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Monday, September 19th, 2016 | Author:

Civil Litigation – Common Law versus Statutory Law

by

Tom Ajava

If there is one area that confuses people more when it comes to the law, it is the differentiation between common law and statutory law as applied to civil litigation and, really, the legal world as a whole. In this article, we take a stab and explaining the difference in a manner that is actually understandable.

The first place to start is with a definition of each. Ironically, it is also the easiest way to understand the differences. Common law is a collection of legal precedents that are decided by a court. Statutory law is a collection of hard and fast laws that are created by a legislative body and signed into law by an executive branch. A couple of examples can help explain each.

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Lets say I sign a contract with another party to deliver me a certain number of products at a certain price. We get into a dispute. I sue to enforce the agreement. I am in California, the other party is in Arizona, the products are actually made in China and they are stored in a dock warehouse in Seattle, Washington. Where should the litigation be filed? The issue involves a question of jurisdiction. Im not going to get into the answer, but the ultimate decision will be based on how courts have interpreted multi-state issues through the years. This case will be interpreted using previous published opinions so that there is consistency in the law. This is common law in a nutshell.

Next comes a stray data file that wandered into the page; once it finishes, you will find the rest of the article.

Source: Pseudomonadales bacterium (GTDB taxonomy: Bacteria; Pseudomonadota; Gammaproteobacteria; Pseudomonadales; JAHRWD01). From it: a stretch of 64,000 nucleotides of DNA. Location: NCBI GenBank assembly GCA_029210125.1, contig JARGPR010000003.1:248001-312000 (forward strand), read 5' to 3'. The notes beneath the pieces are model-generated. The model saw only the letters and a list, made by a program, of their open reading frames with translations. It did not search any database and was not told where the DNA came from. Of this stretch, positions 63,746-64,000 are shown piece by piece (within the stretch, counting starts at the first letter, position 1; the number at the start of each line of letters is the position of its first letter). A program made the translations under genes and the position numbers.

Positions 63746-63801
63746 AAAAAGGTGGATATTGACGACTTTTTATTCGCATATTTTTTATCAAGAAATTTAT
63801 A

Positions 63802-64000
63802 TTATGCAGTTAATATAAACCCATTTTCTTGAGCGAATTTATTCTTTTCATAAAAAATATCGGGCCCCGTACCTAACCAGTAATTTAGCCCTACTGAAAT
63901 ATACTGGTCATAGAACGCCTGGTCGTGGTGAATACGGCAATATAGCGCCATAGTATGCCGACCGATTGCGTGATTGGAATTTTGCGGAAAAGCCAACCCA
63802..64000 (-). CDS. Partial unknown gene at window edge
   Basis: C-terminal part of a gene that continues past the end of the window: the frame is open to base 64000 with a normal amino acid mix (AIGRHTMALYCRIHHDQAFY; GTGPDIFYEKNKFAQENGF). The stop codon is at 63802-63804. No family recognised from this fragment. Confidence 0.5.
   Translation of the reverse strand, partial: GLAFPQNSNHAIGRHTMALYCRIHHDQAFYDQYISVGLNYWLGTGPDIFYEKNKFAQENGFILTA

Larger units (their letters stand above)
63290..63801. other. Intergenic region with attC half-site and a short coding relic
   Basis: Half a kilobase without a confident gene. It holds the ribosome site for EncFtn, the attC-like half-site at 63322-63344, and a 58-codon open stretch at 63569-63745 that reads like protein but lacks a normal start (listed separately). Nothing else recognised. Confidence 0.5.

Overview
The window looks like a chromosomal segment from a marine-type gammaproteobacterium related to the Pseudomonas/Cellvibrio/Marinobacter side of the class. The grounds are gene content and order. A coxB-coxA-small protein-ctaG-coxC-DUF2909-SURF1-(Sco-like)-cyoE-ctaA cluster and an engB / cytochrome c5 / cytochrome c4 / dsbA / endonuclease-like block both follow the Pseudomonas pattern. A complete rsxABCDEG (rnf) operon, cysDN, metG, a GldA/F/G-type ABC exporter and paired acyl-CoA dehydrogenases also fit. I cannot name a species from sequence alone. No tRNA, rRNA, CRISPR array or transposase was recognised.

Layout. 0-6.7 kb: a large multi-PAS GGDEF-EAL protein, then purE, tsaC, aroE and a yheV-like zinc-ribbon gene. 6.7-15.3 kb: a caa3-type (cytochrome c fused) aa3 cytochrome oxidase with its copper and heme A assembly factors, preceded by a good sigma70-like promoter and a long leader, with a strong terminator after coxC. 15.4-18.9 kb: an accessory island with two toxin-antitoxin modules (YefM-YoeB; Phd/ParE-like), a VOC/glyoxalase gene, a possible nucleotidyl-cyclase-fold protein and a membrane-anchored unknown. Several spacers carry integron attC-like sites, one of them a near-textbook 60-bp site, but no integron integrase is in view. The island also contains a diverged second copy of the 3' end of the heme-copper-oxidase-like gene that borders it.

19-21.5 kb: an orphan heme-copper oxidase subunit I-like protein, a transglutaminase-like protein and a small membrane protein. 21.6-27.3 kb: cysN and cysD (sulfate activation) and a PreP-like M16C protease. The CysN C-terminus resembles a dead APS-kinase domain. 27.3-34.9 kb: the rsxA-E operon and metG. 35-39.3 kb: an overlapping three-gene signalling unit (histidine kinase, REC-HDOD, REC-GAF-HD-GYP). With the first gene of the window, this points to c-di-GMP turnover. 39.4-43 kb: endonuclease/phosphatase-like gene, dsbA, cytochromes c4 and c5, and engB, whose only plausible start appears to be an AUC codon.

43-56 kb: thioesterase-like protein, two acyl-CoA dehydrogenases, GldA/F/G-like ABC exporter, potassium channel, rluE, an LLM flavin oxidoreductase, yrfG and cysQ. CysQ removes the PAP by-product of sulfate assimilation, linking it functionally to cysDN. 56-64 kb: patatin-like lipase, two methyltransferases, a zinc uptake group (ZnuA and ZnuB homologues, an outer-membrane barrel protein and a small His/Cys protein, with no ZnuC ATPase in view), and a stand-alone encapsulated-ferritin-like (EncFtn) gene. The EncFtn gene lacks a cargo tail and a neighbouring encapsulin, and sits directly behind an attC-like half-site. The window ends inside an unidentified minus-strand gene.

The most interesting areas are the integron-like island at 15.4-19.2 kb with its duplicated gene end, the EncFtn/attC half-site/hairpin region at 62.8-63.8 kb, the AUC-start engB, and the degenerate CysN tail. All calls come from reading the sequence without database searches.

Lets consider a statutory law example. Medical malpractice is a leading personal injury claim. Doctors are complaining about the cost of malpractice insurance, arguing that it is making it nearly impossible to practice medicine. The legislature agrees and passes a law that states any judgment in a medical malpractice case will be capped at a maximum of $750,000. When signed by an executive branch leader [Governor or President], this becomes statutory law and the courts must follow it.

Both types of law are susceptible to review by appellate courts and, eventually, state Supreme Courts or the Federal Supreme Court. If said courts find the laws unconstitutional, they will invalidate them. Of the two, statutory law is successfully challenged the most.

Thomas Ajava is with

MinneapolisWrongfulDeathAttorney.com

– your online resource for finding a Minneapolis wrongful death attorney to handle your case.

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Civil Litigation – Common Law versus Statutory Law
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